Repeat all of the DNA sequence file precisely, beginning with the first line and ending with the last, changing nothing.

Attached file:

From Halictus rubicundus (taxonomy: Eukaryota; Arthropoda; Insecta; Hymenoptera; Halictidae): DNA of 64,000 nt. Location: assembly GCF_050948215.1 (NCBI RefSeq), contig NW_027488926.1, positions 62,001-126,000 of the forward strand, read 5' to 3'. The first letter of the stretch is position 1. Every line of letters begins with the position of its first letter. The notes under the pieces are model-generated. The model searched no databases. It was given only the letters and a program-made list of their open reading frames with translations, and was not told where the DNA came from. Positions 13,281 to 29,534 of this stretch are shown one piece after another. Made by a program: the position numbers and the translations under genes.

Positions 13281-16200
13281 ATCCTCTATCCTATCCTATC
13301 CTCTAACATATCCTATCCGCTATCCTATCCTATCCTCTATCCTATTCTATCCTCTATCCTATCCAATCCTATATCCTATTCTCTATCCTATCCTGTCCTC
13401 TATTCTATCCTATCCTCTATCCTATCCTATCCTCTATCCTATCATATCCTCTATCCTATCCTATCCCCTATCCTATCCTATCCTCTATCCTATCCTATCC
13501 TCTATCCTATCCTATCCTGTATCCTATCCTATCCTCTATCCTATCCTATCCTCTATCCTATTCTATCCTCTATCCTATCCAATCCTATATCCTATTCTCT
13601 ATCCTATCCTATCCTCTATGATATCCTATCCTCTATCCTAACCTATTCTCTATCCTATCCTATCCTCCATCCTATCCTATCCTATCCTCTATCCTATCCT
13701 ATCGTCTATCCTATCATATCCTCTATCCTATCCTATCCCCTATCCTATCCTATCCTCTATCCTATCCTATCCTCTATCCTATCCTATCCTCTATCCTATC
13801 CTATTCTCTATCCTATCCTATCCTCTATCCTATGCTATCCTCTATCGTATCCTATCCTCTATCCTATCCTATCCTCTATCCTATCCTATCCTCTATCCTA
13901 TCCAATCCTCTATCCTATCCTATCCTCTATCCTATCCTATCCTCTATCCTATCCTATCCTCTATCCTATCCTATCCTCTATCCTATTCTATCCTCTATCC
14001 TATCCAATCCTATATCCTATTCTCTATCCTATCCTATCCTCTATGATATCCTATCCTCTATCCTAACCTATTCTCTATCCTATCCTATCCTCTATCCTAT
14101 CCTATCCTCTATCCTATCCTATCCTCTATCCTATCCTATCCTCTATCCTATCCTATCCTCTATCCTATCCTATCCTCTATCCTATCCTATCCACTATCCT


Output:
From Halictus rubicundus (taxonomy: Eukaryota; Arthropoda; Insecta; Hymenoptera; Halictidae): DNA of 64,000 nt. Location: assembly GCF_050948215.1 (NCBI RefSeq), contig NW_027488926.1, positions 62,001-126,000 of the forward strand, read 5' to 3'. The first letter of the stretch is position 1. Every line of letters begins with the position of its first letter. The notes under the pieces are model-generated. The model searched no databases. It was given only the letters and a program-made list of their open reading frames with translations, and was not told where the DNA came from. Positions 13,281 to 29,534 of this stretch are shown one piece after another. Made by a program: the position numbers and the translations under genes.

Positions 13281-16200
13281 ATCCTCTATCCTATCCTATC
13301 CTCTAACATATCCTATCCGCTATCCTATCCTATCCTCTATCCTATTCTATCCTCTATCCTATCCAATCCTATATCCTATTCTCTATCCTATCCTGTCCTC
13401 TATTCTATCCTATCCTCTATCCTATCCTATCCTCTATCCTATCATATCCTCTATCCTATCCTATCCCCTATCCTATCCTATCCTCTATCCTATCCTATCC
13501 TCTATCCTATCCTATCCTGTATCCTATCCTATCCTCTATCCTATCCTATCCTCTATCCTATTCTATCCTCTATCCTATCCAATCCTATATCCTATTCTCT
13601 ATCCTATCCTATCCTCTATGATATCCTATCCTCTATCCTAACCTATTCTCTATCCTATCCTATCCTCCATCCTATCCTATCCTATCCTCTATCCTATCCT
13701 ATCGTCTATCCTATCATATCCTCTATCCTATCCTATCCCCTATCCTATCCTATCCTCTATCCTATCCTATCCTCTATCCTATCCTATCCTCTATCCTATC
13801 CTATTCTCTATCCTATCCTATCCTCTATCCTATGCTATCCTCTATCGTATCCTATCCTCTATCCTATCCTATCCTCTATCCTATCCTATCCTCTATCCTA
13901 TCCAATCCTCTATCCTATCCTATCCTCTATCCTATCCTATCCTCTATCCTATCCTATCCTCTATCCTATCCTATCCTCTATCCTATTCTATCCTCTATCC
14001 TATCCAATCCTATATCCTATTCTCTATCCTATCCTATCCTCTATGATATCCTATCCTCTATCCTAACCTATTCTCTATCCTATCCTATCCTCTATCCTAT
14101 CCTATCCTCTATCCTATCCTATCCTCTATCCTATCCTATCCTCTATCCTATCCTATCCTCTATCCTATCCTATCCTCTATCCTATCCTATCCACTATCCT